by Jamie Freveletti
At a recent dinner party my friends and I started discussing our previous jobs, from the earliest to present. Once we began going around the table asking the best and worst jobs we've had it became really funny. I've continued the discussion by asking those I meet to tell me their experiences. At least two had worked in some sort of meat processing facility and both quit after three days. Apparently you don't want to see how sausage is made, nor do you want to work on a poultry farm.
Others discussed the grind of physical labor. Lifting cords of wood and shoving steel wore out two friends, even though they were young when they attempted it. Watching children in a summer day camp climbed the list for one as the most stressful job she's ever had. She said it takes a special person to handle thirty children at once. She's says now when her three seem to be running in all different directions she calms herself by remembering the thirty. Most seemed to like being a waiter or waitressing (I did as well) and one loved working summers at a summer camp.
It never occurred to me how different it is to be a writer until I happened to pick up some email the other day while on the fly. It was work related-- I have a separate email address only for my agent, publicist, editors and publishing houses-- and it was about the upcoming launch of The Ninth Day. Because the launch is less than two months out (September 27) I'm in the prelaunch period where there are a lot of decisions to be made. Tour schedule, signings and marketing. I picked it up on my phone on a late Friday and it was an easily handled request.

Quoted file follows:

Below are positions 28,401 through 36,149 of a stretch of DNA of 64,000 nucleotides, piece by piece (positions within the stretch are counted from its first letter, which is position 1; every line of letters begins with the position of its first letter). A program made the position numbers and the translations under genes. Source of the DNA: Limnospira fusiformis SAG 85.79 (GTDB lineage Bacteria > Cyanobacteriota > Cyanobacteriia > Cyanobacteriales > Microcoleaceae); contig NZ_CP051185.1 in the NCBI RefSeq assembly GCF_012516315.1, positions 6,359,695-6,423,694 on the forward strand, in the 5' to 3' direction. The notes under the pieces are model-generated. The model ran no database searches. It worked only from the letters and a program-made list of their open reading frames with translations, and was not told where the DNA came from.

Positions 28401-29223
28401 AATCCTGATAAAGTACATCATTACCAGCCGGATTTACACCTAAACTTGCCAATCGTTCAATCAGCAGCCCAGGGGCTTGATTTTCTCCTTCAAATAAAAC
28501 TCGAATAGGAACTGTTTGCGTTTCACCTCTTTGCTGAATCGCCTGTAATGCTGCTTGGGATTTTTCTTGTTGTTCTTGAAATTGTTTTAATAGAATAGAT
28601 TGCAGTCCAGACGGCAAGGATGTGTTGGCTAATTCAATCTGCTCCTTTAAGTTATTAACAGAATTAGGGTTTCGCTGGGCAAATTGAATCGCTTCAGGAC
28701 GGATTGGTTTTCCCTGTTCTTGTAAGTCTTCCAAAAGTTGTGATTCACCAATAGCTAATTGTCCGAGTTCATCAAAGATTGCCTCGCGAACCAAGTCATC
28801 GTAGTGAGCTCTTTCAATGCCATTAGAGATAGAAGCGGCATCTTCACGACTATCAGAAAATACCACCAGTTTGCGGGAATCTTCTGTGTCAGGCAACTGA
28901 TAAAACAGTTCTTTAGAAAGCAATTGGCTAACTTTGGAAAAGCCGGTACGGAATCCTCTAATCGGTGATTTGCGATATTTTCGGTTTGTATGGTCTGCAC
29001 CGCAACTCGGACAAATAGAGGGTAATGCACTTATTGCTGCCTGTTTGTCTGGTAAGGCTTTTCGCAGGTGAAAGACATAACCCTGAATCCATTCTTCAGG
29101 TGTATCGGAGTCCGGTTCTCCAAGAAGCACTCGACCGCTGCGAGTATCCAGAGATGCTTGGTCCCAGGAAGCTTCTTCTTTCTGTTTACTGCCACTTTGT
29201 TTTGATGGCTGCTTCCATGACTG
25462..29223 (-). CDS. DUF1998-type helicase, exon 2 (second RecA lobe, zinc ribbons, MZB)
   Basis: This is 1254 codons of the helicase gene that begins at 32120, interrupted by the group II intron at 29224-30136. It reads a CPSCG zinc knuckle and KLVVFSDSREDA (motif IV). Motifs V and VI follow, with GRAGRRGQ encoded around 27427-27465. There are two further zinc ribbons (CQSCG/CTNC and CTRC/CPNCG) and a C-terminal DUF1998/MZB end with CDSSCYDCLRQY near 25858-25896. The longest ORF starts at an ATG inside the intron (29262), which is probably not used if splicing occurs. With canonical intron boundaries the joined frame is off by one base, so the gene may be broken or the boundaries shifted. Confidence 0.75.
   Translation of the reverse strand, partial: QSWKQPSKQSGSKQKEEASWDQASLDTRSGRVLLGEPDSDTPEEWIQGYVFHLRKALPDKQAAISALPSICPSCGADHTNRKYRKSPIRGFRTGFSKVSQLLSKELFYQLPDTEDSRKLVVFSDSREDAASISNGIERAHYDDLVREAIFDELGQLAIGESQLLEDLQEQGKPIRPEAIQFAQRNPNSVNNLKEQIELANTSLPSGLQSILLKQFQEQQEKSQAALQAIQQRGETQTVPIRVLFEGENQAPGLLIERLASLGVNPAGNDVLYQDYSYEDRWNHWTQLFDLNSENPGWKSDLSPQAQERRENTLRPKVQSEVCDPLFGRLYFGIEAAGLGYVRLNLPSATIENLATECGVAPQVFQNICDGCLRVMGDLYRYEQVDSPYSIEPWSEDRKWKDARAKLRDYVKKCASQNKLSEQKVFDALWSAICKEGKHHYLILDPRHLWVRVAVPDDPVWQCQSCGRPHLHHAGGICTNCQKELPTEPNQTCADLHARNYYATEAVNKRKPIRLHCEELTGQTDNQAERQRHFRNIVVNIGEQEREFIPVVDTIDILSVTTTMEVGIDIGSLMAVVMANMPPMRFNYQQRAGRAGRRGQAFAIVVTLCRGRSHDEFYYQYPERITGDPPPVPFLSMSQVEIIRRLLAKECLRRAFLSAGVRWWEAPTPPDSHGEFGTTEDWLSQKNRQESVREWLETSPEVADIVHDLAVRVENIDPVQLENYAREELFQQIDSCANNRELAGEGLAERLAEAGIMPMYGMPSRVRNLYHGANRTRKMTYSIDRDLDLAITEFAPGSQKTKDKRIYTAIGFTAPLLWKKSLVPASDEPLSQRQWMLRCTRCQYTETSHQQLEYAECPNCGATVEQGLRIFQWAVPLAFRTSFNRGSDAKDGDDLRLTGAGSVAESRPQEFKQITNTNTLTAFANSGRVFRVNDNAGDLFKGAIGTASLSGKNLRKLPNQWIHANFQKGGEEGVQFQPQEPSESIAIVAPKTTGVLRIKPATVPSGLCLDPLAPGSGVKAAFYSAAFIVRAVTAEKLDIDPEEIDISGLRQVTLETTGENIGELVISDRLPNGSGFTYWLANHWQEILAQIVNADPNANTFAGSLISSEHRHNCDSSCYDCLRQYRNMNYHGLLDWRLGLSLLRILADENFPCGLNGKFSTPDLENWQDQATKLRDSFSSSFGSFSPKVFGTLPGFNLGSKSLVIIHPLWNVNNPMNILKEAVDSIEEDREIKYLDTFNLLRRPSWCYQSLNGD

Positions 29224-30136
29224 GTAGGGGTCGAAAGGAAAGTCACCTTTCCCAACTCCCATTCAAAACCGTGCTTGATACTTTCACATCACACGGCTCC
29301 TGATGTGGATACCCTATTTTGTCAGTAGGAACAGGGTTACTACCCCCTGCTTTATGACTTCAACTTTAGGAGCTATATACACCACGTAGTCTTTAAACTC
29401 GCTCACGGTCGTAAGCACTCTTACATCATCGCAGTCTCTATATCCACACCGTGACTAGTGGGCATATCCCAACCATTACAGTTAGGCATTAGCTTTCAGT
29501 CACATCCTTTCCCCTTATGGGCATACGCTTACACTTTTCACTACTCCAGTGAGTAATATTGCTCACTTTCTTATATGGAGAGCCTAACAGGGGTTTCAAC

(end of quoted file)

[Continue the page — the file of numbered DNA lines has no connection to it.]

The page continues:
Now, as a lawyer, any given day would have included an email or call from a panicked attorney in the firm with a crisis that needed to be addressed that minute. By that I mean drop everything else and head to the office immediately. I once got a call on a friday at noon from the mail room. A sixty page injunction was coming through by fax with an emergency hearing in a far north suburb. It was the Friday before the Fourth of July. Yep, some lawyer had arranged the hearing for what he thought would be the worst possible time for the opposing counsel to appear. Of course everyone was already gone or at the golf course. I, however, was there and the document ended up on my desk. Within minutes I was on the road for the hour and a half drive to make the hearing.
This kind of gamesmenship doesn't seem to be the norm in the publishing world. Yes, I heard about the time that Amazon uncloaked their emails by mistake and it was discovered that some industry professionals were busy posting bad reviews on the books of their competitors. Whenever you allow anonymous reviews you'll get some bad behavior and the anonymity of the internet makes this easy to do. And I'm not saying that emergencies don't happen, but for the most part a well planned launch will address as many variables as possible well before publication date.
Probably the toughest aspect of writing as a profession is the discipline needed to write on a schedule when no one is hovering over you demanding it. It's easy to let other things take your attention away. Before you know it, you're cleaning the kitchen or fielding phone calls when you should be writing. You need to self motivate. Luckily, writing is so enthralling, that getting it done seems to be fun rather than work. And that is a great thing to be able to say!